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Arch Surg. 1934;28(1):59-65. doi:10.1001/archsurg.1934.01170130062004.
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Largely as a result of the historic work of Rathke1 in 1825 on the development of structures of the head and neck from the embryonic branchial system, many hitherto unexplained anomalies of this region of the body have been better understood. Rathke noticed the similarity of the piscine gill system to the embryonic cervical structures of man, the pig, horse and chick. Other investigators followed Rathke and in rapid succession correctly related the embryonic to the normal postnatal anatomy. That congenital anomalies of the face and neck were soon interpreted as the effects of early embryonic maldevelopment is apparent. Heusinger,2 for example, in 1864 analyzed forty-six cases of cervical and facial malformations and was well aware of their origin.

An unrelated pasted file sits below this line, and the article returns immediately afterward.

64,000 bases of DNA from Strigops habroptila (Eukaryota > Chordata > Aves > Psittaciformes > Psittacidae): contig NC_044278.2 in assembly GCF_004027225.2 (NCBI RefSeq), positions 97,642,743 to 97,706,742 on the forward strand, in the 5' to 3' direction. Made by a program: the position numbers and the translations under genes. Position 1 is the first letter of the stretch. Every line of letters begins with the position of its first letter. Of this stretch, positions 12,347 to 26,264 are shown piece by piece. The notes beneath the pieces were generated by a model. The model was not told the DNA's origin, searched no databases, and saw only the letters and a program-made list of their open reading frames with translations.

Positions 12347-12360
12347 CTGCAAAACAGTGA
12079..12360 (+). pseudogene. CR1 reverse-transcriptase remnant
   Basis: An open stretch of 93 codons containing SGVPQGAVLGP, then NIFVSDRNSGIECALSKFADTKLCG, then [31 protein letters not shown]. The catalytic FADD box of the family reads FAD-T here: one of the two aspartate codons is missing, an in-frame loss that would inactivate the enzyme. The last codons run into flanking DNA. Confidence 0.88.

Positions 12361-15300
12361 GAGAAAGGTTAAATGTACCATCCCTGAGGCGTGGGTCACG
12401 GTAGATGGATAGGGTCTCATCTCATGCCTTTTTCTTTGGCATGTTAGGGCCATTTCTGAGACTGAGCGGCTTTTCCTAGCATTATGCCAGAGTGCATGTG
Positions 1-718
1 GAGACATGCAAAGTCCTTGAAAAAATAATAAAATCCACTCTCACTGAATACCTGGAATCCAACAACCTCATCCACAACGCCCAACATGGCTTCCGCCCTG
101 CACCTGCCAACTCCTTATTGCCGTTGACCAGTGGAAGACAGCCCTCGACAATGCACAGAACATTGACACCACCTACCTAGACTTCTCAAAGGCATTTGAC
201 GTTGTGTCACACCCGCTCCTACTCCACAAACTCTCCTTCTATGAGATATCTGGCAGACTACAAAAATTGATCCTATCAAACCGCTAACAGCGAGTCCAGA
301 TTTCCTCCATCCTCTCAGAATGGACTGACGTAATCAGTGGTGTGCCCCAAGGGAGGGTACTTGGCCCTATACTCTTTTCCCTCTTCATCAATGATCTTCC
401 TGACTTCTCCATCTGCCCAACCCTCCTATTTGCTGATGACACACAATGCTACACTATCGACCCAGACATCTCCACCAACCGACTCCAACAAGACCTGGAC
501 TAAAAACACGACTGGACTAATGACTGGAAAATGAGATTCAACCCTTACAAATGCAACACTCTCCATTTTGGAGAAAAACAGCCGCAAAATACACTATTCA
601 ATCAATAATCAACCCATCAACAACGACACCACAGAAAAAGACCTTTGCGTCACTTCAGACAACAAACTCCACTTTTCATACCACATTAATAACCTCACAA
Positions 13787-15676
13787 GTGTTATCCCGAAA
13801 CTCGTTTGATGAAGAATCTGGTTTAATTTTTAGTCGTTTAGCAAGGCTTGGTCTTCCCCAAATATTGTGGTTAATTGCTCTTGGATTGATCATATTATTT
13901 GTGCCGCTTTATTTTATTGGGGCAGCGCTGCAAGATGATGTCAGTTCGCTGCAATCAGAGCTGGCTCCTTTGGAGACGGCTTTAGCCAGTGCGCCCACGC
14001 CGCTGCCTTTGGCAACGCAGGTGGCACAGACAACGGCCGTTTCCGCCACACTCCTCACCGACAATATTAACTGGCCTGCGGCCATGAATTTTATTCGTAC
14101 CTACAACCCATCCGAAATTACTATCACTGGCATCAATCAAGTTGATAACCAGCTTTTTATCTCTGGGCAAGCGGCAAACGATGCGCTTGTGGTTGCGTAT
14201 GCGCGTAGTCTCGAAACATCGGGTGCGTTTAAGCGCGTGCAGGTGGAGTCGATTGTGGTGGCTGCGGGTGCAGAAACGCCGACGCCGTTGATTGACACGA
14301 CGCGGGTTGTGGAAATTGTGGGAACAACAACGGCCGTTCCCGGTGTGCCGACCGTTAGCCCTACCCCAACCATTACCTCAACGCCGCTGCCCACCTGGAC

The most common defect of the branchial system in the neck of man is the lateral cervical cyst or fistula. Among the rarer defects is the presence of cartilaginous


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